Before heading to the polls on Tuesday, Nov. 6, NMU’s Students for Liberty invites everyone to come learn more about the candidates and the top issues affecting the country at the Campus Debate on Tuesday, Oct. 30.
Student representatives from the democratic, libertarian and republican groups on campus, along with their co-debaters, will be present to discuss major issues from the perspective of both the candidates and their corresponding party.
The goal of the debate is to present attendees with the facts about the election through civil conversation so that they can make informed decisions at the polls.
“We don’t want this to be a fight over petty issues,” said Rachael Fisher, co-president of Students for Liberty. “Education is the main goal.”
According to Fisher, Michigan residents have the most to vote on in the country this election season.
Not only is there the presidential election, but also voting for the different propositions as well as for the 109th district representative in the state legislature.
“It’s exciting that we’re going to see this debated on intelligently,” Fisher said.
Representing the Democratic Party, president of NMU’s College Democrats Drew Janego hopes that this event will help inform students and bring the political conversation back to campus.
“Try and become a more informed voter,” Janego said.
As part of the discussion, Janego plans on talking about the different programs that President Barack Obama has implemented to expand education beyond universities to give more students an opportunity for higher education, according to Janego.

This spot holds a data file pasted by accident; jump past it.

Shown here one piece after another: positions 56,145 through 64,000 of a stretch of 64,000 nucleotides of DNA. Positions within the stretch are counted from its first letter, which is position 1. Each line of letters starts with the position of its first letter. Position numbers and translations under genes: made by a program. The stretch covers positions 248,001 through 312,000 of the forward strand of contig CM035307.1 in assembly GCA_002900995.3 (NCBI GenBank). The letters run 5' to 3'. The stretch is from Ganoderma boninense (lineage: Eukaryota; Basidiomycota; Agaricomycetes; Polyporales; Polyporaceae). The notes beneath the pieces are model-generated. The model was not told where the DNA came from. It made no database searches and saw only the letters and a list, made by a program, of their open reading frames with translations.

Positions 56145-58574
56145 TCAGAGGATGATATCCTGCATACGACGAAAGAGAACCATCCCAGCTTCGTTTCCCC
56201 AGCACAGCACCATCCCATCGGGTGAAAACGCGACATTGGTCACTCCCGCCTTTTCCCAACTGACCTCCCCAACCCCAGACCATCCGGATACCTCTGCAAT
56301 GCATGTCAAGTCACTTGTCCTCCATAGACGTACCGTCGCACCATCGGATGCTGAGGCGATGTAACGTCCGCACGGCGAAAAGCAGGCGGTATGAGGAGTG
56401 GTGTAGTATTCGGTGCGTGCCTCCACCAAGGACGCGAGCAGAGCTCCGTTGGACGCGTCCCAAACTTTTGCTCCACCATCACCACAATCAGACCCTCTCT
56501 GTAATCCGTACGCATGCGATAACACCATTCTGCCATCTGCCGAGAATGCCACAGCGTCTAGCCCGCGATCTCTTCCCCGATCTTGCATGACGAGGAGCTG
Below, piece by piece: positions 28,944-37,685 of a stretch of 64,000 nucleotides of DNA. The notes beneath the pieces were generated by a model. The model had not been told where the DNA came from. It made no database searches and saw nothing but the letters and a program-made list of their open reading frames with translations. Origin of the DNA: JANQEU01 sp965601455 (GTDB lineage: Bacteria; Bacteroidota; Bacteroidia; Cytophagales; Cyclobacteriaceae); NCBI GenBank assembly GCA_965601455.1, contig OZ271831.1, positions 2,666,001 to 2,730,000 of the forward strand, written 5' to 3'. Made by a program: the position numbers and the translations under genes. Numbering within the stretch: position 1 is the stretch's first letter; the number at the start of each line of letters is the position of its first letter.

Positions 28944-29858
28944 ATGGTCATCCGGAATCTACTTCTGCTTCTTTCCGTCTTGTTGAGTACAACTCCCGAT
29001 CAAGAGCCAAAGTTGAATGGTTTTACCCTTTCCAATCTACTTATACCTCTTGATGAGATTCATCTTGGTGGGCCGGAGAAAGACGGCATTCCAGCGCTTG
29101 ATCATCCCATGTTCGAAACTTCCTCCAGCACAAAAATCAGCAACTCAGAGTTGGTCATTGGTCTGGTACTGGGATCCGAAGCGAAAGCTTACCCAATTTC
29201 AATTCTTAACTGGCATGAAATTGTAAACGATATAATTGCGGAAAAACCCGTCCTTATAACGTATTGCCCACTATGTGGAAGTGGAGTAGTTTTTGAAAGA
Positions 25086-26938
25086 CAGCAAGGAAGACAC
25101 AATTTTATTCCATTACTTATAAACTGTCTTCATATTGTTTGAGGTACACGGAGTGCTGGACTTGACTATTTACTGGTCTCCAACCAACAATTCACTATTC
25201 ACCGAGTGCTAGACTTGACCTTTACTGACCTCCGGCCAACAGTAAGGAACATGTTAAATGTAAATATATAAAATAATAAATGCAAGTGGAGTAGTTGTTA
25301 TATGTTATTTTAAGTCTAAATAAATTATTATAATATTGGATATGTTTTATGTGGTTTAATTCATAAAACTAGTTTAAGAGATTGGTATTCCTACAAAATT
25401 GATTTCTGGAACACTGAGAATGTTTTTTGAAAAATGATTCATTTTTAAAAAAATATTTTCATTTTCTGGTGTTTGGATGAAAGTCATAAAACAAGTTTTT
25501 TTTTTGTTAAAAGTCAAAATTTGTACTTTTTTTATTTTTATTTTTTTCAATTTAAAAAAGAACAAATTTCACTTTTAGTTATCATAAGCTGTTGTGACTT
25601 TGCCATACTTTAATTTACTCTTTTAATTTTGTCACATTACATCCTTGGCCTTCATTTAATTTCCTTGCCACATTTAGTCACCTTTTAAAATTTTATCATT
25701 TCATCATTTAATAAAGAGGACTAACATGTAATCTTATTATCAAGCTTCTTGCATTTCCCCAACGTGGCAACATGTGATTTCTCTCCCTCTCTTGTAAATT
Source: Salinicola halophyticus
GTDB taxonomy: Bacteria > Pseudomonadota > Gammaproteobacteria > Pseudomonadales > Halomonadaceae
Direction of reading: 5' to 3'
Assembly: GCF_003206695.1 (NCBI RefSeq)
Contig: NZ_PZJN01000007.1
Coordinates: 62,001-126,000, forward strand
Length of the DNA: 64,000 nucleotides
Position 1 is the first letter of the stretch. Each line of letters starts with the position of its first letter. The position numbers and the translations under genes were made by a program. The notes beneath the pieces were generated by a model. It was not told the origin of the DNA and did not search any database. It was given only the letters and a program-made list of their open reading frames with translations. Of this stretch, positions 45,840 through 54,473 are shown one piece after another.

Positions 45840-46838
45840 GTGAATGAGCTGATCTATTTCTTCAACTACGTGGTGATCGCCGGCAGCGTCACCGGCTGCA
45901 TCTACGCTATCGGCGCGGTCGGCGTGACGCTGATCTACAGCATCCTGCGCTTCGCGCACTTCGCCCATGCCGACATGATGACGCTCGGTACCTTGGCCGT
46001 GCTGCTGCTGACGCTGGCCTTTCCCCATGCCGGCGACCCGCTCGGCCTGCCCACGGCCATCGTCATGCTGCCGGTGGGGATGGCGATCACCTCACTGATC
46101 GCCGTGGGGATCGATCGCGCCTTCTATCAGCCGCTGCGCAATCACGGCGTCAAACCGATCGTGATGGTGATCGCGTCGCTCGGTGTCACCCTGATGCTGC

Matthew Holliday, junior mathematics major at NMU, will be representing the lesser-known Libertarian Party and candidate Gary Johnson.
Holliday has been involved with the College Libertarians on campus since its inception and he wants to inform students about the libertarian party and how it’s more than just the middle ground between Republican and Democratic parties.
He plans to talk about important social issues including immigration and the legalization and distribution control of drugs, according to Holliday.
“Saying you’re voting for the lesser of two evils doesn’t absolve you from all responsibility,” Holliday said.
Former College Republican president Justin Bis will be representing the Republican Party at the debate.
He hopes that those who attend the event will be open to hear all sides and ultimately make their decision based on facts.
Bis plans on discussing the job situation in the country and presidential candidate Mitt Romney’s plan to grow the economy.
“I really hope that they’re (students) able to come in with a fair mind to listen to what we have to say,” Bis said.
By bringing this event to Northern, these groups hope not only to inform their peers, but also encourage them to make the change they want to see happen.
“If you really can’t stand how things are going today, get involved and try to change it,” Bis said.
The representatives for each party will answer questions first as to how their candidate would respond, and then based on the views of their parties.
The debate will be moderated by Dr. William Ball and Dr. Ruth Watry, both of whom are professors in the political science department at NMU.
The event will last about two hours, leaving the last hour open to questions from the audience.
The Campus Debate will be held at 8:30 p.m. on Tuesday, Oct. 30 in Jamrich Room 102. The event is free for students and community members.